Day Three - Building Resilience to Climate Change and Managing Disaster Risks through Sustainable Agriculture

By: Alessia Valentini

Climate change, food insecurity and environmental disasters are inextricably linked to one another and strengthening resilience to climate change for farmers and communities is key to sustainability. This was the main message at today’s COP20 side event on Building Resilience to Climate Change and Managing Disaster Risks through Sustainable Agriculture.

This event was co-organized by the World Farmers’ Organisation (WFO), Caritas International, the International Federation for Organic Agriculture Movements (IFOAM) and the International Fund for Agricultural Development (IFAD).

Farmers and experts from international organizations and civil society, who directly experience the need for climate-resilient agriculture and risk management, presented best practices and proposed solutions to reduce climate change impacts on agriculture and food security. 

“Now that the world has realized the importance of climate change and has developed an increased awareness towards this issue, we must understand where farmers stand, what their role is and how can we help them,” said moderator Adriana Opromolla, from Caritas International

Mr Charles Ogang, President of the WFO in Kampala, said that Uganda has already felt the impacts of climate change in the form of different hazards that are effecting the entire value chain. In response the organization supports and promotes activities such as: fasting mature varieties; avoiding bush burning; managing water on a small scale; supplementing pastures; conserving agriculture; supporting crop insurance; promoting post-harvest management and introducing silo systems.

The Latin American Office Co-ordinator for IFOAM, Ms Patricia Flores Escudero, stated that: “It is time for the voices of farmers to be heard”. The solution proposed by IFOAM was based on organic agriculture. She proposed a cleaner production system that does not harm the environment and combines traditional and modern technologies to improve the livelihood of those who participate in it. Organic agriculture promotes the health of soils, plants, animals and human beings and it has to be managed in a responsible manner in order to safeguard the health of future generations.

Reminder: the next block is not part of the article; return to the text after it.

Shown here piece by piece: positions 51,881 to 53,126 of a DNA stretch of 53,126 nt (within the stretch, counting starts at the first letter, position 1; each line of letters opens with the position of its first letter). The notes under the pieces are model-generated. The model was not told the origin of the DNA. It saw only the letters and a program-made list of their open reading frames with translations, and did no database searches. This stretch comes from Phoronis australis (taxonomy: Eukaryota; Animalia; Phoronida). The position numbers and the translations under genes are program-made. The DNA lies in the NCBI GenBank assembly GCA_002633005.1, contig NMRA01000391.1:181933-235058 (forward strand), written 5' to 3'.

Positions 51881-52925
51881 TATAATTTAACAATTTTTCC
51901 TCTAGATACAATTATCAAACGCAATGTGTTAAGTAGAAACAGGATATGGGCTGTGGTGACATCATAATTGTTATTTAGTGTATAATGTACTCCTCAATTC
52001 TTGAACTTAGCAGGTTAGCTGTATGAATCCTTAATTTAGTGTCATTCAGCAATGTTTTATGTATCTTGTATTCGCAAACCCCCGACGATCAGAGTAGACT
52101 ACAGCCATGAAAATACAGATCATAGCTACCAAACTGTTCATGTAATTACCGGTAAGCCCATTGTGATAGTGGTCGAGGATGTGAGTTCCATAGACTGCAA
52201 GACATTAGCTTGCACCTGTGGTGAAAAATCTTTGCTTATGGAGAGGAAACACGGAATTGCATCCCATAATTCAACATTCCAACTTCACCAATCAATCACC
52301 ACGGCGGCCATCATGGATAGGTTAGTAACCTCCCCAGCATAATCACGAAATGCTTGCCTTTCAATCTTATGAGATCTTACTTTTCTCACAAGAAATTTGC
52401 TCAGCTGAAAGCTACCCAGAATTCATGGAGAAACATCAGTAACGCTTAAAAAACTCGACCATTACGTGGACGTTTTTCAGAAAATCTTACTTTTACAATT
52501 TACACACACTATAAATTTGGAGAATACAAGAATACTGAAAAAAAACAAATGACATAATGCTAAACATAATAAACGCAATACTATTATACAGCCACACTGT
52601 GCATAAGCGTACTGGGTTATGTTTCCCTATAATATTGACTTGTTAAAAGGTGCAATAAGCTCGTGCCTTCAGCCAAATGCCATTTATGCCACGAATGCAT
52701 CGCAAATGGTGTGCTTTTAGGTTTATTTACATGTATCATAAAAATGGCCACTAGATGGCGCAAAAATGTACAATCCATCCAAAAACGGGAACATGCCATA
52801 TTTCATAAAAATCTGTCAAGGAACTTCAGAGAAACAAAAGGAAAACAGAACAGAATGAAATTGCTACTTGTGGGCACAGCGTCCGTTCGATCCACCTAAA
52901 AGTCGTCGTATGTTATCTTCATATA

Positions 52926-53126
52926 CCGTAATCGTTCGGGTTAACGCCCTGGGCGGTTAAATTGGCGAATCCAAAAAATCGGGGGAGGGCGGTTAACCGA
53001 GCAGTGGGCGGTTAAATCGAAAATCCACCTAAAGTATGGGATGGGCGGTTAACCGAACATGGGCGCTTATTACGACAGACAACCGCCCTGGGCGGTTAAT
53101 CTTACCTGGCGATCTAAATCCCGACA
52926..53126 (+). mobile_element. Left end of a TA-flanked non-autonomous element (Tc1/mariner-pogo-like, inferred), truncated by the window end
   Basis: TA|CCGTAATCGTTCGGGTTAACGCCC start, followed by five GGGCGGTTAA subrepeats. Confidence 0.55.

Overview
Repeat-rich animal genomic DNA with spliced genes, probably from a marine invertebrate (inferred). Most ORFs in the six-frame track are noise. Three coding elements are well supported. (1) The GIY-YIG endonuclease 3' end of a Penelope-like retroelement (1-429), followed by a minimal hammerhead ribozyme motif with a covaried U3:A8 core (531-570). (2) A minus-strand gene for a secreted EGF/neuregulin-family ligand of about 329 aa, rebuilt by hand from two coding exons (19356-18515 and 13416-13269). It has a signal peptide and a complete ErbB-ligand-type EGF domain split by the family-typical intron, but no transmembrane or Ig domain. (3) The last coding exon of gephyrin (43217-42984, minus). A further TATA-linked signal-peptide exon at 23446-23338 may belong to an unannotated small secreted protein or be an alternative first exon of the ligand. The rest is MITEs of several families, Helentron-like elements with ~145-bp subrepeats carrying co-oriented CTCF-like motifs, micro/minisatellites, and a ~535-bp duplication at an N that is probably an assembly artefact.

Mr Jorge Lafosse, National Director of Caritas in Peru, believes that: “Adaptation is not a technical theme, it is a moral and ethical imperative”. Climate change effects are increasing in Peru with increased incidence of floods, droughts, diseases such as malaria and dengue, pests in agriculture and difficulty in water management because of the radical change in rain dynamics. “An immediate response to climate change problems is needed, in order to guarantee food security to farmers”. 

The National Coordinator for Caritas in Brazil, Ms Jaime Conrado Oliveira, talked about the long experience that Caritas Brazil has with smallholder agriculture in the semi-arid regions of Brazil, where livelihoods are affected by climate change on an area of 980,000 Km2. Their experience has been disseminated through trainings targeted in particular to youth. “Technology needs to be accompanied by capacity building activities and sensitisation, that give information about the ecological specificities of the area and how these can be addressed”. 

IFAD also believes that smallholders play an important role in the solution to climate change. Through its Adaptation for Smallholder Agriculture Programme (ASAP), the world’s largest climate change adaptation programme, IFAD channels more than US$350 million to at least 8 million smallholder farmers.Smallholders are our clients and we work to build their resilience to climate-related shocks and stresses” said Ms Estibalitz Morrás Dimas, Portfolio Officer from IFAD’s Environment and Climate division. “Our objectives are to encourage better analysis of the climate risk and promote new technologies and new partnerships, in order to achieve development while preserving biological diversity”.

Many interventions from the floor followed the presentations, leaving space to further discussions on important issues, such as: What is the definition of a climate smart agriculture? Are GMO seeds really climate smart? Where is the place of livestock when disasters struck? Are social changes like migration receiving enough attention? 


Ramesh said…
These small initiatives are means to aware farmers and relevant stakeholders. But they are not sufficient to build resilience of the farming system. Until and unless we identify the measures to qualify resilience, building resilience is questionable.